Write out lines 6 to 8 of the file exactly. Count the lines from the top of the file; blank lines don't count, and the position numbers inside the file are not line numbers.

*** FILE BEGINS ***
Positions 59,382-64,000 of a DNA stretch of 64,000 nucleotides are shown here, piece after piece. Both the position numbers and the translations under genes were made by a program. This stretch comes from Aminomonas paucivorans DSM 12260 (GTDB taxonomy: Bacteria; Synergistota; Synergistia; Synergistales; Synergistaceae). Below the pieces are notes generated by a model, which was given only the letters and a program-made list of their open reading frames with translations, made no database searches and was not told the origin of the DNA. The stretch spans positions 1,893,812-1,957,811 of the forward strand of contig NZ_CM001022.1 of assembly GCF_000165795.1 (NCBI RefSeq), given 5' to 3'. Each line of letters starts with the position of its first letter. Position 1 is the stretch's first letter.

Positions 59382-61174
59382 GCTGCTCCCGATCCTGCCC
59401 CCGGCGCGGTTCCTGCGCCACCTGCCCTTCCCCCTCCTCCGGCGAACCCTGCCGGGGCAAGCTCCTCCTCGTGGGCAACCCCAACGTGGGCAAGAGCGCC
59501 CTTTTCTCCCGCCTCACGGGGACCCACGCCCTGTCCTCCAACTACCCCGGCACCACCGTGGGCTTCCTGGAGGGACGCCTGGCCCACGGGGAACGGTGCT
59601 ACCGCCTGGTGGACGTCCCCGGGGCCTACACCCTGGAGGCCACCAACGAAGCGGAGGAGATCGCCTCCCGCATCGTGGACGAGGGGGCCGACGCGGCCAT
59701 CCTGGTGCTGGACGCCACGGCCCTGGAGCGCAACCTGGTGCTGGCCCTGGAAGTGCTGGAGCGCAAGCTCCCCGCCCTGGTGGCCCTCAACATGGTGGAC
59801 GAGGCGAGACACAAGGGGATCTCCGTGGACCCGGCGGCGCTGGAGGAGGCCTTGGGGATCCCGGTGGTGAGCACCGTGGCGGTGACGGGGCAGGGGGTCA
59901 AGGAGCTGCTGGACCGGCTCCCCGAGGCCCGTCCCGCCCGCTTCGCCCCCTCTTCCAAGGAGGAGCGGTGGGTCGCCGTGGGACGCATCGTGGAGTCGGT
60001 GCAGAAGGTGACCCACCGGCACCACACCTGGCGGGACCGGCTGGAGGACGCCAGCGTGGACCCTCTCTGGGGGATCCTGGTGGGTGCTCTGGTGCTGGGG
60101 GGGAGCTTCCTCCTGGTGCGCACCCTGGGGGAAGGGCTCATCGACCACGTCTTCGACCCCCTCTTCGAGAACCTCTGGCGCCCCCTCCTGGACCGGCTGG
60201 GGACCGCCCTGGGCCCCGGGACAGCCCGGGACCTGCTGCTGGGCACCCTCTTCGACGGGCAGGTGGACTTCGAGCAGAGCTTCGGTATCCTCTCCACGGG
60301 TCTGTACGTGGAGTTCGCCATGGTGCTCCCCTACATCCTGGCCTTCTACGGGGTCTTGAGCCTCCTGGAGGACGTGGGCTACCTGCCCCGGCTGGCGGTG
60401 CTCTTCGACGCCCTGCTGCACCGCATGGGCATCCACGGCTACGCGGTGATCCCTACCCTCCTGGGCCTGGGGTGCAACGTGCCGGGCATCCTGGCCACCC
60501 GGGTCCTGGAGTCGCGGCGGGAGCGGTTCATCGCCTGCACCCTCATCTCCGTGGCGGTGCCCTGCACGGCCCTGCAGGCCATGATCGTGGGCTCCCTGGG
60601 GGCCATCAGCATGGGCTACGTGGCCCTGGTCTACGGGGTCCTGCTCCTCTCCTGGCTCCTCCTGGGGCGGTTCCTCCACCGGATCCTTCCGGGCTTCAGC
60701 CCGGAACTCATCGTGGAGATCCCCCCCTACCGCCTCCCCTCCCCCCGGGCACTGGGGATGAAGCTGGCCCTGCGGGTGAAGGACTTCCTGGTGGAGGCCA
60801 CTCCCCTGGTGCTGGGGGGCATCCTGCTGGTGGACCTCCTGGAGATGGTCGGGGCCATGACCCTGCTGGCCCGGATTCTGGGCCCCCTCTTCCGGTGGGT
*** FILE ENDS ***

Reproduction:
59601 ACCGCCTGGTGGACGTCCCCGGGGCCTACACCCTGGAGGCCACCAACGAAGCGGAGGAGATCGCCTCCCGCATCGTGGACGAGGGGGCCGACGCGGCCAT
59701 CCTGGTGCTGGACGCCACGGCCCTGGAGCGCAACCTGGTGCTGGCCCTGGAAGTGCTGGAGCGCAAGCTCCCCGCCCTGGTGGCCCTCAACATGGTGGAC
59801 GAGGCGAGACACAAGGGGATCTCCGTGGACCCGGCGGCGCTGGAGGAGGCCTTGGGGATCCCGGTGGTGAGCACCGTGGCGGTGACGGGGCAGGGGGTCA